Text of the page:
"The basement is leaking!" This announcement from below got my attention and meant no ping pong session that evening. The dishwasher appeared to be the source, and I discovered the most common dishwasher installation defect. A piece of string took care of the missing high loop, but the sink has always been slow to drain and this provided the backup which flooded the dishwasher.
A 25-foot snake can be had for less than a dollar a foot now. I had tried before with a toilet auger (going through the trap, in case that is less gross) but found nothing. The longer snake hit a snag some twenty feet in, and pulled up a pasty white material which looked like undissolved detergent. It was nasty, and my first instinct was to clean the barb by rinsing it off in another sink.
That's not much of a home improvement, just trying to keep the place from destroying itself. The painting job is about half done, removing wallpaper and chair rail scars being the biggest efforts. Upgraded baseboard will require a mitre saw, and I'm unsure between renting and buying a good saw.
TensorFlow installation got bogged down in some kind of dependency hell. You google the error message and find ten ways to fix it, try and figure out which one is least likely to cause further problems and eventually try one at random and get a new error.
While messing with the Raspberry Pi, I remembered the Pi-hole project. I've rarely used adblocking software, figuring the ads are a kind of tax on browsing, annoying little reminders that I could be reading a book. But it was so fun, and so easy to set up, and so satisfying to have this pocket-sized server filtering DNS for the whole house, and so interesting to see all the blocked lookups. I haven't mentioned the change, to see if anyone notices.
I got into a debate with a daytrading friend about the possibility of profit. I've seen some smart friends try to get ahead and not conspicuously succeed, and my gut feeling is that there is too much noise to allow any short-term signal to be recognized. Long term buy-and-hold is a proven technique, and in my view short term trades only work in a cumulative fashion by exposing the trader to the very long term 1.83% per year average per capita GDP growth in the U.S. (and transaciton costs plus capital gains taxes could easily consume this profit).
An interesting conclusion is that I would not worry about the "emotional" investor who breaks the rules by selling low in a panic, or buys high with FOMO. There's a narrative showing these are mistakes if you look for it, but there is an equally plausible narrative that the seller avoided greater losses and the buyer got in while a winner was rising. If emotional investors predictably lost value, you could win by betting against them.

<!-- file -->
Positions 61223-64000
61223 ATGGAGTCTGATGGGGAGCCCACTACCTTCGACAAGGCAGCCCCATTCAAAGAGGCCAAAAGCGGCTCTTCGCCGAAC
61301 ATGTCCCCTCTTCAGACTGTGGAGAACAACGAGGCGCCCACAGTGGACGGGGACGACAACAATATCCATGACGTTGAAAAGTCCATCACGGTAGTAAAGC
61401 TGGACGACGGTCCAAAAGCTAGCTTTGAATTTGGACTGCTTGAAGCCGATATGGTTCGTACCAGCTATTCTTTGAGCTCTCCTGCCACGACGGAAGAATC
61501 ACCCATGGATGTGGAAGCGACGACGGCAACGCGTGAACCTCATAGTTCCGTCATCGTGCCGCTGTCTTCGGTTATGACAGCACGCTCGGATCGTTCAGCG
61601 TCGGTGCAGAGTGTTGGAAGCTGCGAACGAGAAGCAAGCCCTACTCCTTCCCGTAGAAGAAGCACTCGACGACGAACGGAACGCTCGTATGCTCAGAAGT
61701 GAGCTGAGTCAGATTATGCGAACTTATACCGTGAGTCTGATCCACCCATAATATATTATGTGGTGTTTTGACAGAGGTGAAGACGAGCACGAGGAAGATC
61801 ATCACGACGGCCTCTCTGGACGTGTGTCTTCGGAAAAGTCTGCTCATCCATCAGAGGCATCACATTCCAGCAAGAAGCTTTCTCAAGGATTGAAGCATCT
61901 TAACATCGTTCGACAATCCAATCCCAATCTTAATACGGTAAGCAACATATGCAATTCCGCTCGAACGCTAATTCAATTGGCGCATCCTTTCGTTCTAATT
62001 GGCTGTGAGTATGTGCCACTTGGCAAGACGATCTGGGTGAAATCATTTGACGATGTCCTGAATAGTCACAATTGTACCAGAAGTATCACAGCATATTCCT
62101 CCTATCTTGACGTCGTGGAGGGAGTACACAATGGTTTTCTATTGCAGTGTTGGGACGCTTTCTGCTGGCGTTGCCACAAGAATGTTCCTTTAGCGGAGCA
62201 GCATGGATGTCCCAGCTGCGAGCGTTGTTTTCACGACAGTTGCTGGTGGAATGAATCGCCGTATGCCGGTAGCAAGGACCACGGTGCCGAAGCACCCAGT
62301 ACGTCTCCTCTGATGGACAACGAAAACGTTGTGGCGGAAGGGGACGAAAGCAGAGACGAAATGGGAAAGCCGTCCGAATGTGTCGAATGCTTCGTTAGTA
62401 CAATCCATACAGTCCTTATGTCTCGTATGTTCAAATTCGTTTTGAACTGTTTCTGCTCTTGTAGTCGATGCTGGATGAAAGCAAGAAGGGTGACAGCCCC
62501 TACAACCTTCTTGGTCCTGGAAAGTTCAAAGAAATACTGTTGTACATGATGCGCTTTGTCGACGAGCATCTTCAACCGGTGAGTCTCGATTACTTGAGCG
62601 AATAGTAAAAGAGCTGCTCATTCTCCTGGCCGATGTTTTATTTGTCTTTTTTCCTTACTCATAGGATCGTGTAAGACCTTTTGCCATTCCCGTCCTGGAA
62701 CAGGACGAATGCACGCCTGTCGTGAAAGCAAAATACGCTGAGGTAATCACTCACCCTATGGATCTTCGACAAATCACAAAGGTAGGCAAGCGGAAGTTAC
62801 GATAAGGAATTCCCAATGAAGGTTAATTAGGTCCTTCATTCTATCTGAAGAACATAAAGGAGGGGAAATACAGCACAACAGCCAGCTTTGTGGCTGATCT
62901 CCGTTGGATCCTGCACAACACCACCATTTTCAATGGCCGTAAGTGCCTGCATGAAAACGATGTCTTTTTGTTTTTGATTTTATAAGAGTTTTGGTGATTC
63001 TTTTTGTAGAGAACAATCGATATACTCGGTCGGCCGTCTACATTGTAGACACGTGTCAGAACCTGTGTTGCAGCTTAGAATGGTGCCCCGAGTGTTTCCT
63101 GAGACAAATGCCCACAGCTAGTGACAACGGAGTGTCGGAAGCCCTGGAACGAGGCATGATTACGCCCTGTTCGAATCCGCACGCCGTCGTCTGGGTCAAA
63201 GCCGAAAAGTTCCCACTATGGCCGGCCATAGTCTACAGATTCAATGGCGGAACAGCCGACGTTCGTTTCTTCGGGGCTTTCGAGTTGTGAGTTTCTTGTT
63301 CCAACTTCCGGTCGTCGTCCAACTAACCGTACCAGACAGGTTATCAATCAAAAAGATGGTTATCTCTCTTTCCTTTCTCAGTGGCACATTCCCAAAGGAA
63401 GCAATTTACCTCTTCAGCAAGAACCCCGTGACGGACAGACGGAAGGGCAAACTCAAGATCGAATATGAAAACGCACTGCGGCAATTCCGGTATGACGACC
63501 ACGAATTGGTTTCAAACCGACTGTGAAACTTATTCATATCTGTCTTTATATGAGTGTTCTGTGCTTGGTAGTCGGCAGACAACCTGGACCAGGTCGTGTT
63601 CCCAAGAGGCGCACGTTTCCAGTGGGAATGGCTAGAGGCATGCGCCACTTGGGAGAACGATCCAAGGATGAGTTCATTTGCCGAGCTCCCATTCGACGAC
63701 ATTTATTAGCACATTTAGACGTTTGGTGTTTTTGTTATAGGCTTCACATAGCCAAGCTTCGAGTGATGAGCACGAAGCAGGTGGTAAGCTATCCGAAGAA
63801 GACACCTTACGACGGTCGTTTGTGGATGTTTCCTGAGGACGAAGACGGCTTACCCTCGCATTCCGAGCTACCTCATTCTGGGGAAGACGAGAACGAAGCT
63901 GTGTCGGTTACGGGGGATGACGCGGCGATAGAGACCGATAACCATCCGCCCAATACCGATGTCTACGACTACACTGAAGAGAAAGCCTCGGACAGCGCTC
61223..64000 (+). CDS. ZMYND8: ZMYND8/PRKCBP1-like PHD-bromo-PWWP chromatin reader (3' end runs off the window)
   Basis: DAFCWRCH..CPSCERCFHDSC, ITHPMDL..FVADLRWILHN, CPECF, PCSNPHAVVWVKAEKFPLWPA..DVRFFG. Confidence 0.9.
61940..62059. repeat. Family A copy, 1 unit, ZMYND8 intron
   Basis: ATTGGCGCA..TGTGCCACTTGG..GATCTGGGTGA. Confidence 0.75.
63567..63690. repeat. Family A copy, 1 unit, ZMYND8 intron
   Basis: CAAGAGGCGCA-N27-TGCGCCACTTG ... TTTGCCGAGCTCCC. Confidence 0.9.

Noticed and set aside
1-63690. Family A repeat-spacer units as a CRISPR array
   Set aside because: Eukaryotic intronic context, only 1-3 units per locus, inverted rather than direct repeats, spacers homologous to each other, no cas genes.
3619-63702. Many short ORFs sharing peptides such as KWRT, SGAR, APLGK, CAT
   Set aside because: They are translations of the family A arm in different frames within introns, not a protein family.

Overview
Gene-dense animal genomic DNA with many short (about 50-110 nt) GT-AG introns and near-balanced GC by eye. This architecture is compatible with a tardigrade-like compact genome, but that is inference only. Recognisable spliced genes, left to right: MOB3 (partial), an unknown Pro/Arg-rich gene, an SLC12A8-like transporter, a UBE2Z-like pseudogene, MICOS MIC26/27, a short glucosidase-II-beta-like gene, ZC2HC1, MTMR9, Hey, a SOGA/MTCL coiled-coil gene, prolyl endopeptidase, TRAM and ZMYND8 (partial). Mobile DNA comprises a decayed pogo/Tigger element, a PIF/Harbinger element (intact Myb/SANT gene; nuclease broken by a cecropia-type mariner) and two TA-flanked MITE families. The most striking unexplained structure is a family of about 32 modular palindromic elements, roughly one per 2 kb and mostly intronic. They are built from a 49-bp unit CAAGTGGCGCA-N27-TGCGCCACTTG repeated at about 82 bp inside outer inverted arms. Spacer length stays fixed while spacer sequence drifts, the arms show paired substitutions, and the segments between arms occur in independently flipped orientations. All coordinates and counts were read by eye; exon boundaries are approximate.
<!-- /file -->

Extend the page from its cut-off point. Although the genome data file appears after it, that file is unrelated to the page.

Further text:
I proposed a challenge in which I would simulate trades in a dartboard portfolio, selecting stocks at random from a list of most active stocks. At first I updated my positions once a week, but this was too arbitrary and mechanical. Things got more exciting when I set up a portfolio containing $1000 each of five randomly selected stocks and simulated limit orders by selling as soon as I became aware that any position had gained 2.5%, recording the 2.5% profit and rolling the returns into whatever stock was then most active. This is a brainless strategy and not recommended, but should be possible in practice.
After two days the paper portfolio was up 2%, with five sells (a 380% APR!). By the end of the week the portfolio was flat again, at $5004.
Despite my Google Apps script sending me an e-mail within ten minutes of a sell condition, my reaction time causes lags, so when SPCE rocketed from $32.17 to $38.67 today (up 20%), I only got two round trip sales out of it. But it doesn't matter! At any point in time, future performance is unpredictable, so there's no reason to prefer getting in earlier or later. The SPCE position is now down 8%, worth $1010, and the portfolio is down 0.9%.
One simulated portfolio is too insignificant to prove anything. For more data, you could test strategies against past performance, but you can't trade in the past so that seems pointless. My expectation is that all five positions will eventually be too far underwater to recover quickly, and the strategy will revert to long-term buy-and-hold, which actually works.
Peanuts and crows
I have drawn the attention of many crows, and one Metro maintenance van, while hiding peanuts in various niches of the parking garage top deck. One difficult hiding place is regularly emptied between visits.
On one occasion I had the opportunity to experience a bird in the hand while trying to rescue two young birds that got trapped in a stairwell.
At 11:45 Saturday morning I parked our 2006.5 Kia Optima on the street, then went inside to get the kid ready for a class. At 11:46 a neighbor drove his Volvo 850 into the Kia, destroying the driver side wheels and door. Nobody hurt, but the tow driver and insurance agent agreed that it appears to be totaled.
We have gotten pretty good at yogurt in the Instat Pot, and haven't had to use store yogurt as starter for weeks. The weekly loaf of sandwich bread in the Pullman pan is still irregular. Sometimes the dough rises so much it overflows the pan, other times it is sticky and low-volume. Assuming I am correctly counting four cups of flour (which is far from certain) I try to pay attention to ambient temperature, milk temperature, rest timing, and quantity of sugar (using maple syrup, which is too messy to measure).
When there is overflow, the extra becomes rolls or pretzels or, this week, cinnamon buns which turned out much better than the loaf itself.